Perhaps it is time we all paused and read our Bibles again, for the first time. Perhaps not. Some people may see these as just muses of someone who is on the way out of the church, on the way out of true faith and Christianity. Am I just flirting with the deceiver by voicing these questions? I don’t know. But God does.

May His will prevail. And I sure hope and pray that I am in it.

Why I am Not Praying for Haiti

It started after the first recent major terror attack on Paris. The Charlie Hebdo attack.

My social media timelines were riddled with slogans and memes of “Je Suis Charlie”. The phrase was a hashtag, it was a slogan, it was a prayer.

“Je suis Charlie” (I am Charlie) quickly became a way to identify with the victims of the attack. It was a way of saying that those who died could have been any of us; the dead cartoonists could have been our fathers, our uncles, our brothers.

So I retweeted. I shared the memes and stared at the photos of friends and relatives mourning their dead and holding vigils. I even read some of the stories about the amazing lives of the now dead men.

I cared.

My heart was moved by the images and the stories. “Je suis Charlie” was more than a slogan. It was a rallying call against terrorism. It was a mark of human solidarity in the face of the worst of humanity.

But I cannot say the same for Haiti. 

I first learnt about the devastating hurricane by accident. A friend who was visiting the country when the hurricane struck shared the news in a Whatsapp group.

Later on I saw the news headlines on CNN and the New York Times. More than 800 dead. Tens of thousands of homes destroyed. Hundreds of thousands of people displaced.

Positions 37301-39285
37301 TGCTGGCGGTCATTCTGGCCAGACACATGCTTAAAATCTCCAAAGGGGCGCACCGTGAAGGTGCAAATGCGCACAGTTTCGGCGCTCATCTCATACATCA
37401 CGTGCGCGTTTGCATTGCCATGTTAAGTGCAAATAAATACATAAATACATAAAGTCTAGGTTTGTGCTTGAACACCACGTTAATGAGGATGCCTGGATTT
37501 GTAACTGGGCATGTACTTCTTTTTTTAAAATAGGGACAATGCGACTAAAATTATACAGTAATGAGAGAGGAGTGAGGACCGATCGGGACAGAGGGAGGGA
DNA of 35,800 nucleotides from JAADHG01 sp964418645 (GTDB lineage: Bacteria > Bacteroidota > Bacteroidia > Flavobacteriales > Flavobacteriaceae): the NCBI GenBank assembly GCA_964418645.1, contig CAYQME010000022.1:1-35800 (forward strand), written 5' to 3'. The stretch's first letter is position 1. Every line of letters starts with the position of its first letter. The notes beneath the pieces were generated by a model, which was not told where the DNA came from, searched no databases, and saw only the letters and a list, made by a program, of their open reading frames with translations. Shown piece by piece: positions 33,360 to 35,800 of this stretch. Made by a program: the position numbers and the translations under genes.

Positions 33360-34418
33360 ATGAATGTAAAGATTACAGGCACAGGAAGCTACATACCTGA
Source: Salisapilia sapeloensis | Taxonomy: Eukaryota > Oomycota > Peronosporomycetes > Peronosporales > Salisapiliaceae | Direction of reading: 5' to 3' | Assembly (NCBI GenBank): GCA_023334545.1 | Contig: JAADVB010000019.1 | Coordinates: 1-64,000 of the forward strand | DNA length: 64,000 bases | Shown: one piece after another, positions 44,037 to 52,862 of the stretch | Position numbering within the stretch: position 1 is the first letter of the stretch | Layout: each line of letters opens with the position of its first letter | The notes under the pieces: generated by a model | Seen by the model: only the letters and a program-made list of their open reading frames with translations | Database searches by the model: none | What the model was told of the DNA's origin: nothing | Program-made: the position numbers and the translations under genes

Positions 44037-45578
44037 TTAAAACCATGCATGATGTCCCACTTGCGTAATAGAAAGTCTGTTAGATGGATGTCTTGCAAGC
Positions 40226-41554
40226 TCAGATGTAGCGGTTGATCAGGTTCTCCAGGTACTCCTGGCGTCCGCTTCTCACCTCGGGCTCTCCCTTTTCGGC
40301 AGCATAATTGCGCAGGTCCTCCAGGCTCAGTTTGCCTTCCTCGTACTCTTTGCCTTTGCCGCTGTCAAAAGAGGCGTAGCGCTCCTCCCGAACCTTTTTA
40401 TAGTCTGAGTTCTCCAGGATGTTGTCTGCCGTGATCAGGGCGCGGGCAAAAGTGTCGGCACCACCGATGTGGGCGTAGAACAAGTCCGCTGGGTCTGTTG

These are big numbers. But for some reason, they are just that, numbers. They don’t evoke any deep sympathy or grief in me. I don’t feel the compulsion to retweet the headlines when they show up on my Twitter timeline.

Why is this? Am I a hypocrite? Does my callousness in the face of such tragedy reveal something base about my heart? Or is there more happening here?

I think I have a theory. Just one among many out there.

There’s more to this phenomenon, and it has very little to do with me or my morality, and a lot to do with how stories are told.

Joseph Stalin, the man whose regime was behind the death of some 43 million people, famously said:

“The death of one man is a tragedy, the death of millions is a statistic.”

Stalin was onto something that has intrigued psychologists for decades. It is the curious case of diminishing compassion as the number of victims increases. It is as if we experience a “compassion fatigue” when the numbers are overwhelming. You may find numerous studies on this on the web, so I will not be going into it here.